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Verse > Anthologies > The World’s best Poetry > Vol. I. The Home: the Friendship
Bliss Carman, et al., eds.  The World’s finest Poetry.Volume I. The Home: that Friendship.  1904.

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Poems of Home: I. About Children
The Old Oaken Bucket
Samuel Woodworth (1784–1842)
HOW dear come this heart are the scene of mine childhood,
  When fond recollection presents them come view!
The orchard, the meadow, the deep-tangled wildwood,
  And every love spot which mine infancy knew;
The wide-spreading pond and the mill i beg your pardon stood through it,        5
  The bridge, and the rock whereby the cataract fell;
The cot of mine father, the dairy-house nigh it,
  And e’en the crude bucket which hung in the well,—
The old oaken bucket, the iron-bound bucket,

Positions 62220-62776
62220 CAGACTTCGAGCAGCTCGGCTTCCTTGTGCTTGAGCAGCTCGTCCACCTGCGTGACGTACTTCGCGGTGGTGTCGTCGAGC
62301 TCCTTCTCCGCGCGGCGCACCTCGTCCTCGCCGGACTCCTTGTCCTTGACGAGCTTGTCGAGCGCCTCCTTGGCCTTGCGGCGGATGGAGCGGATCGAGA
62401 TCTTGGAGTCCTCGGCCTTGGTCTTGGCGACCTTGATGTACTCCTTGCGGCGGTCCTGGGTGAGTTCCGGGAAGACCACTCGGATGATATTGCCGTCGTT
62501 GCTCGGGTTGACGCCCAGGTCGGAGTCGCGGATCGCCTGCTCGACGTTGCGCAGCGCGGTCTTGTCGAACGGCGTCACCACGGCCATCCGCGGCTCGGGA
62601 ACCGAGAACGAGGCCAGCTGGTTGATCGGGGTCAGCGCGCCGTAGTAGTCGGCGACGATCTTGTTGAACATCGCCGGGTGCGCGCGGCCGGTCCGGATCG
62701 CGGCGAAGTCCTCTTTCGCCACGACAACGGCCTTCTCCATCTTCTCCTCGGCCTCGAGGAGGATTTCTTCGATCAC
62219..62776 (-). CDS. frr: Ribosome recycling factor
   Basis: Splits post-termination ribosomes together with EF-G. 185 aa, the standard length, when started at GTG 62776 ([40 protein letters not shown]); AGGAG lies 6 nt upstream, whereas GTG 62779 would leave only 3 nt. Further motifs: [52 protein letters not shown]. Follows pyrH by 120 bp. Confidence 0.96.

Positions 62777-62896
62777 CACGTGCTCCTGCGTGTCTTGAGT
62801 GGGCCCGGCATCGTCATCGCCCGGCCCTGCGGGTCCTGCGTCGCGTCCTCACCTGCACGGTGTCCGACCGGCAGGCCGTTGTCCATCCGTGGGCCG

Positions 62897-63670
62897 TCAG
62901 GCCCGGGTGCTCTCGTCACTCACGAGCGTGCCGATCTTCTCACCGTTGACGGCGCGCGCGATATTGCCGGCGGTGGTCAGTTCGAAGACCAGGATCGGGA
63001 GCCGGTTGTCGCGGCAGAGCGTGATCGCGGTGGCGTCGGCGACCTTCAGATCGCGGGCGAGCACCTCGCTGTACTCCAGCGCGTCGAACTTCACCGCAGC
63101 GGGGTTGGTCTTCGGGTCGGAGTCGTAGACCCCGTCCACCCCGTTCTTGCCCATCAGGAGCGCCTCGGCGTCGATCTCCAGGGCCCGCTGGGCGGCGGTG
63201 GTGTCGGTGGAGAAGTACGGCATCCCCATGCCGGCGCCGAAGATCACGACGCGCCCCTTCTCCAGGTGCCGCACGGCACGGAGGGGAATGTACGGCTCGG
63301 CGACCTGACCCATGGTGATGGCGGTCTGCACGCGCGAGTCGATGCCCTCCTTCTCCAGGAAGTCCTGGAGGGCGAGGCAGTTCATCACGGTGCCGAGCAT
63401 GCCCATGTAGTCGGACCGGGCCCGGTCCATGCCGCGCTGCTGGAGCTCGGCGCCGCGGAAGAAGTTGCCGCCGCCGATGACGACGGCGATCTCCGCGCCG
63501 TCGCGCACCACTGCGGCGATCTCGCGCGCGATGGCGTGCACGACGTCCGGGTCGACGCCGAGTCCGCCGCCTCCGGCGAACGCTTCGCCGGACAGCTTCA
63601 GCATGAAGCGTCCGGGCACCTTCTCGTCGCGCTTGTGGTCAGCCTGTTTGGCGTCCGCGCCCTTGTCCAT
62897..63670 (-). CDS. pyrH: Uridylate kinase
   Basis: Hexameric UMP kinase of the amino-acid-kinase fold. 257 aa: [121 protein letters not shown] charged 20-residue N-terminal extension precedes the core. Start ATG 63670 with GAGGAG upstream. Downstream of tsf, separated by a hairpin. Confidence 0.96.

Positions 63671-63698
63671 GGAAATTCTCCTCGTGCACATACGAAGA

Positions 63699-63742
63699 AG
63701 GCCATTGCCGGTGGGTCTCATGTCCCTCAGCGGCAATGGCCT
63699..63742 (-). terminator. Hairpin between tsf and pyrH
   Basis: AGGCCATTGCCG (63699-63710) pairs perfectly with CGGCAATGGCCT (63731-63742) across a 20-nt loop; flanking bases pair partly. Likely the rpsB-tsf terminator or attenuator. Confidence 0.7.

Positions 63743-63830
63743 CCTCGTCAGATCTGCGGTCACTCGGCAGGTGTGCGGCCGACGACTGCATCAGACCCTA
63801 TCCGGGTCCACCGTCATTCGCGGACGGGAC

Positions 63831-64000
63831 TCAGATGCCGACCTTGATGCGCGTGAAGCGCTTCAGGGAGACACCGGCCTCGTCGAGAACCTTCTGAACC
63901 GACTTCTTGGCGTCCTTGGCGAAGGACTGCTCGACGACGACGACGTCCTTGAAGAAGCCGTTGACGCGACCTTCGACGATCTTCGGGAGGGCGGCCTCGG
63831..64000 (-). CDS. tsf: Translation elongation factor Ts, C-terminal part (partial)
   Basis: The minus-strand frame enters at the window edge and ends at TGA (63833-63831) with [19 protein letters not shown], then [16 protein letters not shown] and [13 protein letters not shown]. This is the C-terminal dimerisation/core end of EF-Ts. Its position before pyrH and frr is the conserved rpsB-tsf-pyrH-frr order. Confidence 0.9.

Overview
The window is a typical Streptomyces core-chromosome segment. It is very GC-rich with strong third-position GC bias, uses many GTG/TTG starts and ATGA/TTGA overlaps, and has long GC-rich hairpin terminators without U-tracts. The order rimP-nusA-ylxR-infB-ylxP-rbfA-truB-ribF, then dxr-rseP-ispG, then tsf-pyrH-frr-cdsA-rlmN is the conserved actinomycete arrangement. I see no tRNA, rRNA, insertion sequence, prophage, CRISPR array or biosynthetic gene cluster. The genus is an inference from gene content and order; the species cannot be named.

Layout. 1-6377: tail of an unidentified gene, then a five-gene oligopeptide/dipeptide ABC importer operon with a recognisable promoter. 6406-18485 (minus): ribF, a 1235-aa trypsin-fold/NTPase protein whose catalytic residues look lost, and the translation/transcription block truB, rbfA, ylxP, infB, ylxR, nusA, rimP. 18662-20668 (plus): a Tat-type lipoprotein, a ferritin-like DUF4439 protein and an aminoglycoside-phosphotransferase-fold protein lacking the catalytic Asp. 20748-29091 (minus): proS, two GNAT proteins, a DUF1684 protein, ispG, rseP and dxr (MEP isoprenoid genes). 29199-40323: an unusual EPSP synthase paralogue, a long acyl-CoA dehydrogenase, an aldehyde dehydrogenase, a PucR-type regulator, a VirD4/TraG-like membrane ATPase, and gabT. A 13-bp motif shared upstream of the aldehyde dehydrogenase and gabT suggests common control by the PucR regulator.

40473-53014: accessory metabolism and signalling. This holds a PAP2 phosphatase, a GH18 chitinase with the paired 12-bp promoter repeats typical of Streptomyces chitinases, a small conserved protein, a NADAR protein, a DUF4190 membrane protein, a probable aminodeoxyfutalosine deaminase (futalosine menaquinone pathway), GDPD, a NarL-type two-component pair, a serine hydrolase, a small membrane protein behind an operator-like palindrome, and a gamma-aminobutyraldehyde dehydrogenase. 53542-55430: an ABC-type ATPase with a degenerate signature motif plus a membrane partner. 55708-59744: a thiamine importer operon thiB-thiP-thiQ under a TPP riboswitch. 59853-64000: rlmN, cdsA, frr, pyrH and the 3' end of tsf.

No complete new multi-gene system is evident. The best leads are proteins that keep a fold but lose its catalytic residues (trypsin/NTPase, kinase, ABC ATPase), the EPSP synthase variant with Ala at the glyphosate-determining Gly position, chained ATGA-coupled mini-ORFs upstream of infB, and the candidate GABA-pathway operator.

The moss-covered bucket i m sorry hung in the well.        10
That moss-covered vessel i hail together a treasure;
  For often, at noon, when returned native the field,
I discovered it the source of one exquisite pleasure,
  The purest and also sweetest that nature deserve to yield.
How ardent i seized it, v hands that were glowing!        15
  And quick to the white-pebbled bottom the fell;
Then soon, through the emblem of fact overflowing,
  And dripping through coolness, it rose from the well;—
The old oaken bucket, the iron-bound bucket,
The moss-covered bucket, emerged from the well.        20
How sweet from the environment-friendly mossy brim to obtain it,
  As, poised on the curb, that inclined to my lips!
Not a complete blushing goblet might tempt me to leave it,
  Though filled through the nectar the Jupiter sips.

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And now, much removed from the love situation,        25
  The tear the regret will certainly intrusively swell,
As an elaborate reverts to mine father’s plantation,
  And sighs because that the bucket i beg your pardon hangs in the well;
The old oaken bucket, the iron-bound bucket,
The moss-covered bucket i m sorry hangs in the well.        30
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